59 well-preserved and sealed wooden coffins were recently discovered by archeologists in Egypt, and it is possible that there could be even more waiting to be discovered.
Three weeks ago researchers first announced that they found 13 coffins, and then further searches in the area revealed that there were even more. Scientists estimate that the coffins were buried over 2,500 years ago, and some of the remains were wrapped in burial cloth that showed hieroglyphic inscriptions.
The discovery was made in the burial ground of Saqqara, which is located just south of Cairo, near the 4,700-year-old pyramid of Djoser.
“We are very happy about this discovery,” said Mostafa Waziri, secretary-general of the Supreme Council of Antiquities in the Egyptian government.
Tourism and Antiquities Minister Khaled al-Anani said that the coffins can be dated back to the Late Period of ancient Egypt, which is estimated to be from the sixth or seventh century BC.
“I have witnessed the opening of one of the coffins … the mummy seems as if it was mummified yesterday,” al-Anani said, according to Aljazeera.
Other artifacts have been discovered as well, including a bronze figurine depicting Nefertem, an ancient god of the lotus blossom, as well as mummified animals like snakes, birds, scarab beetles. Dozens of statues were also found in the same area that the coffins were discovered.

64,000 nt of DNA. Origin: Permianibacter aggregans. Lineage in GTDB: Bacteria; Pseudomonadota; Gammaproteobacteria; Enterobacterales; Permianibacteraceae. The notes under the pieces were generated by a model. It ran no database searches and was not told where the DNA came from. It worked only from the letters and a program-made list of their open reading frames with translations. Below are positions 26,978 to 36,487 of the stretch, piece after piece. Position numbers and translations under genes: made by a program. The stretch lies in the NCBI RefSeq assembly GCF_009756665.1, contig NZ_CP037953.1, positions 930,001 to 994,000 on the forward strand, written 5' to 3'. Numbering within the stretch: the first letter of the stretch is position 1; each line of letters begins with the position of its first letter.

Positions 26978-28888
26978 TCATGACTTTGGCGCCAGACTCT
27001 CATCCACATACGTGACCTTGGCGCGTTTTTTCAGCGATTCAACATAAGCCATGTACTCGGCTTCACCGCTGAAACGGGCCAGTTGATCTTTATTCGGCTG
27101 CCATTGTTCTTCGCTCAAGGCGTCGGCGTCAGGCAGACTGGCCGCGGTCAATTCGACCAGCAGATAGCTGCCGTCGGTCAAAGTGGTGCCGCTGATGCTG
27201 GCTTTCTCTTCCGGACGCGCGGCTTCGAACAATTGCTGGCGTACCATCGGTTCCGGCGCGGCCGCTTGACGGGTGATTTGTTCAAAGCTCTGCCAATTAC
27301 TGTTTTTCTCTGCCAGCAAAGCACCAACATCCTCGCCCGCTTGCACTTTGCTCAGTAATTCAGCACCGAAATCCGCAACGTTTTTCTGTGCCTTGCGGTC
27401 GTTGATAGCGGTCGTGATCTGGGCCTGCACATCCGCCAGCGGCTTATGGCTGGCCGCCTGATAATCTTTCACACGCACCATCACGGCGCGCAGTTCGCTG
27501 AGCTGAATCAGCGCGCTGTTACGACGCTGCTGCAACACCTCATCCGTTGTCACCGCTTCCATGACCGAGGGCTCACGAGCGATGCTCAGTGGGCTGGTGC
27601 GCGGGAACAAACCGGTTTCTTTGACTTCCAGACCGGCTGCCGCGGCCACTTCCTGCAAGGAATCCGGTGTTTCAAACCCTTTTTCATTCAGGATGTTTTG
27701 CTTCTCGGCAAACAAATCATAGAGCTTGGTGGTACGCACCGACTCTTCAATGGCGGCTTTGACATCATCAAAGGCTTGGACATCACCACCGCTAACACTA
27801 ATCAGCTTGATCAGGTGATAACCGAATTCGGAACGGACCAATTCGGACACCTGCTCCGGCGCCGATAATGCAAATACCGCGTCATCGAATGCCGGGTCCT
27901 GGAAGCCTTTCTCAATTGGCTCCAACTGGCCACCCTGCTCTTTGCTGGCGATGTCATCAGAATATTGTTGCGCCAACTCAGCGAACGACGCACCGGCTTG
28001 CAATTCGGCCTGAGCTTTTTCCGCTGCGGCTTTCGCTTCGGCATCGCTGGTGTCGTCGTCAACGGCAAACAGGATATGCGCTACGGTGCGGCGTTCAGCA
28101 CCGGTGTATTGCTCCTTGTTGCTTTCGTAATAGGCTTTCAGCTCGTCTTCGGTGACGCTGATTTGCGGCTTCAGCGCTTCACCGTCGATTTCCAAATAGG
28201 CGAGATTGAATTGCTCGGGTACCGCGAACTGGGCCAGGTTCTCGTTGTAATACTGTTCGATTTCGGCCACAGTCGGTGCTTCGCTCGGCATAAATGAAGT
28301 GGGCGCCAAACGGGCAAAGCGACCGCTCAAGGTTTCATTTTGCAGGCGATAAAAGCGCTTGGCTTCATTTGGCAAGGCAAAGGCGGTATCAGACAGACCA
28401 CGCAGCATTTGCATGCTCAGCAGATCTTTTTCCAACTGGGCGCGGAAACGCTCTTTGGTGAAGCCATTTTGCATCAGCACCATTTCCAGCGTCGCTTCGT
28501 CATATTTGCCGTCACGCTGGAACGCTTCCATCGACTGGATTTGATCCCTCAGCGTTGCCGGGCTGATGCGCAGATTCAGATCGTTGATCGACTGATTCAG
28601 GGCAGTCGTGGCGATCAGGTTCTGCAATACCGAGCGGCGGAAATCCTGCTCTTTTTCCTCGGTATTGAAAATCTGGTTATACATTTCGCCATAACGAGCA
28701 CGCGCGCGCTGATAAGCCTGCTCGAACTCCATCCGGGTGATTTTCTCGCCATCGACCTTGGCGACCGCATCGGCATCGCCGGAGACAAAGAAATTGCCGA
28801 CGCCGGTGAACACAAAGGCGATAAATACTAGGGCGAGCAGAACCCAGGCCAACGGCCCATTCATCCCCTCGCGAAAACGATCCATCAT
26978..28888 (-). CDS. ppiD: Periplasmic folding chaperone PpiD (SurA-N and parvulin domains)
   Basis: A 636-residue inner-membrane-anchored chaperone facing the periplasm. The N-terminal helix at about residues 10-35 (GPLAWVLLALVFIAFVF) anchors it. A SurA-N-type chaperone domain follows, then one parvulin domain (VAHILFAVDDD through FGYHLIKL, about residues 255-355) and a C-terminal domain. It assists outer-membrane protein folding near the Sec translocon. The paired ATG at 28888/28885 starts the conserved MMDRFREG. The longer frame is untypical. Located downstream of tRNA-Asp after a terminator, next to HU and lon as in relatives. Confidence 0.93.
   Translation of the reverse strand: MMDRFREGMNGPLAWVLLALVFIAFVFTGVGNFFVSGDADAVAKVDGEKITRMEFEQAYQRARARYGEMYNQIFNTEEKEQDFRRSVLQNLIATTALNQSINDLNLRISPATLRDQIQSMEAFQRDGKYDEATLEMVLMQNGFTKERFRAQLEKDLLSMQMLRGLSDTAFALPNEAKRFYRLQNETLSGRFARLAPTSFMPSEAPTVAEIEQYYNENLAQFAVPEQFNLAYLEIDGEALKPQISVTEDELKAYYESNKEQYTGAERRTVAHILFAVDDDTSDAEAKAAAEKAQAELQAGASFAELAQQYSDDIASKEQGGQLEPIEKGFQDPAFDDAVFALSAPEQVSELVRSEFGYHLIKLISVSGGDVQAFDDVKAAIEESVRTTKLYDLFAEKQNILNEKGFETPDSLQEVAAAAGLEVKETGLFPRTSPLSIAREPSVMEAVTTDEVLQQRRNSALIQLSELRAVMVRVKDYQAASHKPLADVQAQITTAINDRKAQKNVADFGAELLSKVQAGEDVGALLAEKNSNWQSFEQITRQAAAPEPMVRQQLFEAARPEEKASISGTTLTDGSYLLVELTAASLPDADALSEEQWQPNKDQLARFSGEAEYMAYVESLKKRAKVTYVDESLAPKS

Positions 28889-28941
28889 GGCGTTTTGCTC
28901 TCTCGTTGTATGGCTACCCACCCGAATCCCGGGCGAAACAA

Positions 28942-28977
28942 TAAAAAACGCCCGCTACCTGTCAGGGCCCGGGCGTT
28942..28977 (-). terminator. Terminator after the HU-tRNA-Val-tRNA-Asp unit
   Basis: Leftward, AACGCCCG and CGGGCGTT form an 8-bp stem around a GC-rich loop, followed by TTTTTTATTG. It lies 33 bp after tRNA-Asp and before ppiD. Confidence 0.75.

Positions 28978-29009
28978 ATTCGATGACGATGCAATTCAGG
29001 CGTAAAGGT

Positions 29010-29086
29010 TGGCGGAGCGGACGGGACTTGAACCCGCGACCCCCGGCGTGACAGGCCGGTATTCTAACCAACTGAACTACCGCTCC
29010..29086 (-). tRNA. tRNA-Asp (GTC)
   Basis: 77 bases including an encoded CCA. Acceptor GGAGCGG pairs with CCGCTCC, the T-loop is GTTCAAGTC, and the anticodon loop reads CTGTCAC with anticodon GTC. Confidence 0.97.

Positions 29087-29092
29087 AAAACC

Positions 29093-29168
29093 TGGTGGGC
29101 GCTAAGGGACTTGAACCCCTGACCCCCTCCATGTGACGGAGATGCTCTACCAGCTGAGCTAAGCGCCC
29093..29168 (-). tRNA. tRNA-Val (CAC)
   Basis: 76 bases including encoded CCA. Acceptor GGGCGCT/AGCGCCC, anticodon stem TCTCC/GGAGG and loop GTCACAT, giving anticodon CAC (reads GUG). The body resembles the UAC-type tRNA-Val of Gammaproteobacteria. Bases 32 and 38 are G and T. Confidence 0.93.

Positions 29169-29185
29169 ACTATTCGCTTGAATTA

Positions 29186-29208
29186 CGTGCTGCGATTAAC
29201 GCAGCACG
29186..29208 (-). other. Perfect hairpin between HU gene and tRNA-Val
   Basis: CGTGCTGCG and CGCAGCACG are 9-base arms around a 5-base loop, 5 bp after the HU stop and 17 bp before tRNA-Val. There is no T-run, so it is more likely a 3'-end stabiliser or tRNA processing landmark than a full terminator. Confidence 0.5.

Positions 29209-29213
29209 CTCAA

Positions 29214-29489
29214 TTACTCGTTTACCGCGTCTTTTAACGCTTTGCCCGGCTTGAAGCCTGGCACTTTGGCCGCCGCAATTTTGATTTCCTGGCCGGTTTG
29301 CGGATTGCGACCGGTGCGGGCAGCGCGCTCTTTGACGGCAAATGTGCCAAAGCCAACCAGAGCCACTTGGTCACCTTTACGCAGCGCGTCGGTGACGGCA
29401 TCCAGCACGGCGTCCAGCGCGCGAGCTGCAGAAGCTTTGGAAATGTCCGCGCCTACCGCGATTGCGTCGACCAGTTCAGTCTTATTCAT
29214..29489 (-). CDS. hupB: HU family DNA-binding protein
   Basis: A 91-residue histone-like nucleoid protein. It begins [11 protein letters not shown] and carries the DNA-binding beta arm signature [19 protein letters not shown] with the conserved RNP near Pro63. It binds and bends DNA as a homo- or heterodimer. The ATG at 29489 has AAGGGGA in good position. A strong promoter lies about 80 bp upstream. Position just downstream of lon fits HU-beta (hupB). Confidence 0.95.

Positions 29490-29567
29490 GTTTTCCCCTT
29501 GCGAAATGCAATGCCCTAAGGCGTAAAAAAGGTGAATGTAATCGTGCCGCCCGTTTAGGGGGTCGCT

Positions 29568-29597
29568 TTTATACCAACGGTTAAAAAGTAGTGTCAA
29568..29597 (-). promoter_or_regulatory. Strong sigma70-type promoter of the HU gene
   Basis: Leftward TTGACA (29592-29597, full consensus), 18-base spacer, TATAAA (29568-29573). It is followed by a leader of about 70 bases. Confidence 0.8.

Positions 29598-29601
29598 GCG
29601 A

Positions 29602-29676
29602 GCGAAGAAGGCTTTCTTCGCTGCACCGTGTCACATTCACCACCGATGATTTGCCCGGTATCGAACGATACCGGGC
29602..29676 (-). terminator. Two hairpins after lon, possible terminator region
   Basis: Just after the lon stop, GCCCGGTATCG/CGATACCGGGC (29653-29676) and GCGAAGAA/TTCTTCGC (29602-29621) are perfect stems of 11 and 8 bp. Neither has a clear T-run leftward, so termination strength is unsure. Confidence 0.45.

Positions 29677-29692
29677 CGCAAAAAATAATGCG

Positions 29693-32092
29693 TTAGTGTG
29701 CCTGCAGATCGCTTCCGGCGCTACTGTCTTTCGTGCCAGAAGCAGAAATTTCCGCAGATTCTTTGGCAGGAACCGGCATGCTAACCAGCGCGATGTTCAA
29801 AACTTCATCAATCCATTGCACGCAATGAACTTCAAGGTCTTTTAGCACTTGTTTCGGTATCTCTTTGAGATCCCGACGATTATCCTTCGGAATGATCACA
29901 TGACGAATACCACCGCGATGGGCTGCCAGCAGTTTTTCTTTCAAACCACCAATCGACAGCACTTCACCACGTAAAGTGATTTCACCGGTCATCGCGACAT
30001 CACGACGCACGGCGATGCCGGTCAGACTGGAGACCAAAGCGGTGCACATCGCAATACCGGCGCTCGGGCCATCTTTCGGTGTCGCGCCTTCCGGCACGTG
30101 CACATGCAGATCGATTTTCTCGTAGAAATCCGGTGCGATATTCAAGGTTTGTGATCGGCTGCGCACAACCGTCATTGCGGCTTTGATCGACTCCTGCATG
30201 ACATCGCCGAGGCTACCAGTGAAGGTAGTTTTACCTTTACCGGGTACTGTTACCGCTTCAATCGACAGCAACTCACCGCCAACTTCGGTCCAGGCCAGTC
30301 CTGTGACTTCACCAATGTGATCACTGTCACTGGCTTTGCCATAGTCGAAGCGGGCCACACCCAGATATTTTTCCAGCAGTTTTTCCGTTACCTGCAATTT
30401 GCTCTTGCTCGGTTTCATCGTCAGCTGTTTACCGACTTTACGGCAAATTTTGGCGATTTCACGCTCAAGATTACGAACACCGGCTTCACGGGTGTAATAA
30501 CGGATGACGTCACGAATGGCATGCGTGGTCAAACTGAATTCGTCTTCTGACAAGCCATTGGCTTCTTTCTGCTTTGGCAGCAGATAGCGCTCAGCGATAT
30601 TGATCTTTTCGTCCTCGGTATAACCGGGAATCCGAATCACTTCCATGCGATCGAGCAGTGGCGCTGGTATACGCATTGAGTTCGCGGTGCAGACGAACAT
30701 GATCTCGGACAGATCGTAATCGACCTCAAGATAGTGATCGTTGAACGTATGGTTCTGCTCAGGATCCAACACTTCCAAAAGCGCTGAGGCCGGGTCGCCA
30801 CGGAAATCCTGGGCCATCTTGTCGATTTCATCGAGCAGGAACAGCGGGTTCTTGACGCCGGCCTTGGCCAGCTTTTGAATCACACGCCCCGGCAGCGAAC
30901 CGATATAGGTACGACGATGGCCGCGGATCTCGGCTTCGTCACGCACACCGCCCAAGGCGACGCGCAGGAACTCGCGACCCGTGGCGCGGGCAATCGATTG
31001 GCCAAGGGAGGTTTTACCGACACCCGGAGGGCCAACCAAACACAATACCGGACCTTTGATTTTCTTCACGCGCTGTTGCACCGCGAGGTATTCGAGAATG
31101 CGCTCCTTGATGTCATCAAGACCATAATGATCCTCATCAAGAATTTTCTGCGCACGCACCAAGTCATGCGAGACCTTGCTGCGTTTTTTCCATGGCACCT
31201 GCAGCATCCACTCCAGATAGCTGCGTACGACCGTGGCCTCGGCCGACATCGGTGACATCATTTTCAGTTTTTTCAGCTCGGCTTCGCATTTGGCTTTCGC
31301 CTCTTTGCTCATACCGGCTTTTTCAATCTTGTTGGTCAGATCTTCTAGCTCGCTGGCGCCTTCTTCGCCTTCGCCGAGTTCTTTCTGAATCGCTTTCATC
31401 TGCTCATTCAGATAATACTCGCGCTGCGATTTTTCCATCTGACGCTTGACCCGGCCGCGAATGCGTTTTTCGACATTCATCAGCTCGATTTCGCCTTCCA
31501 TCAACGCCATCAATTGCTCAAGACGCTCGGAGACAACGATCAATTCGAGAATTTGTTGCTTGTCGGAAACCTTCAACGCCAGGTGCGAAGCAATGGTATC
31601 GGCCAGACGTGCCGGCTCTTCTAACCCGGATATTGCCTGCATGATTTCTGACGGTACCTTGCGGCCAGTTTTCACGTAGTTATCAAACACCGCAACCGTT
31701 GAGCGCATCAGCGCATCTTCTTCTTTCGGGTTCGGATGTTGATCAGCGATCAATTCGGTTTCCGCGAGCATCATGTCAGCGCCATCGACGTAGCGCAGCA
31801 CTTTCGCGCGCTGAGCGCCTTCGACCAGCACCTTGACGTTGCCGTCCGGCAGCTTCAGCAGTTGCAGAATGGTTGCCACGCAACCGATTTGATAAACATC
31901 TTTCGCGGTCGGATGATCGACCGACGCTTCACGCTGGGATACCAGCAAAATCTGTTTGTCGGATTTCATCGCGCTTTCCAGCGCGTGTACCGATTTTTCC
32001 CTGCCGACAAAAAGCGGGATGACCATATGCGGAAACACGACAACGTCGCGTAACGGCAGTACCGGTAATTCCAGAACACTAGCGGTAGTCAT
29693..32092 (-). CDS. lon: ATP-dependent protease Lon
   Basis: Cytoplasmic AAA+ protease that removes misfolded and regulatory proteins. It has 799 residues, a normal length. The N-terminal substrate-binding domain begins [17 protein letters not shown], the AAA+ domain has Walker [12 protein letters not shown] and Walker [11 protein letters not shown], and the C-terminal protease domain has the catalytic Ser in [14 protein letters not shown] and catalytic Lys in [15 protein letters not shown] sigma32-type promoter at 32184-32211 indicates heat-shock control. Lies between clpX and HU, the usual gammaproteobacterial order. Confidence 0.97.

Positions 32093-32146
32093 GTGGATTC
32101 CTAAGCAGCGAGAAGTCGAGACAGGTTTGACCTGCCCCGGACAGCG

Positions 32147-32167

It is suspected that the coffins belonged to high ranking figures in ancient Egyptian society, likely from the 26th dynasty.
The coffins will be taken to the Grand Egyptian Museum on the Giza Plateau, which is currently being built. The museum is expected to open soon, but the opening has already been delayed several times. At this point, the most recent opening date for the museum is planned for 2021.
The museum will feature an entire hall dedicated to the sarcophagi that were found in the region, and this hall will reportedly hold the new discoveries.
Saqqara, where the discovery was made features numerous pyramids, including the world-famous Step pyramid of Djoser, which is sometimes called the Step Tomb due to its rectangular base, as well as a number of mastaba tombs.
Saqqara and the surrounding areas of Abusir and Dahshur suffered damage by looters during the 2011 Egyptian protests. Storerooms were broken into, but the monuments were mostly unharmed. A series of discoveries have been made at the site in recent years. Some findings have been dated back to as far as 4,000 years ago.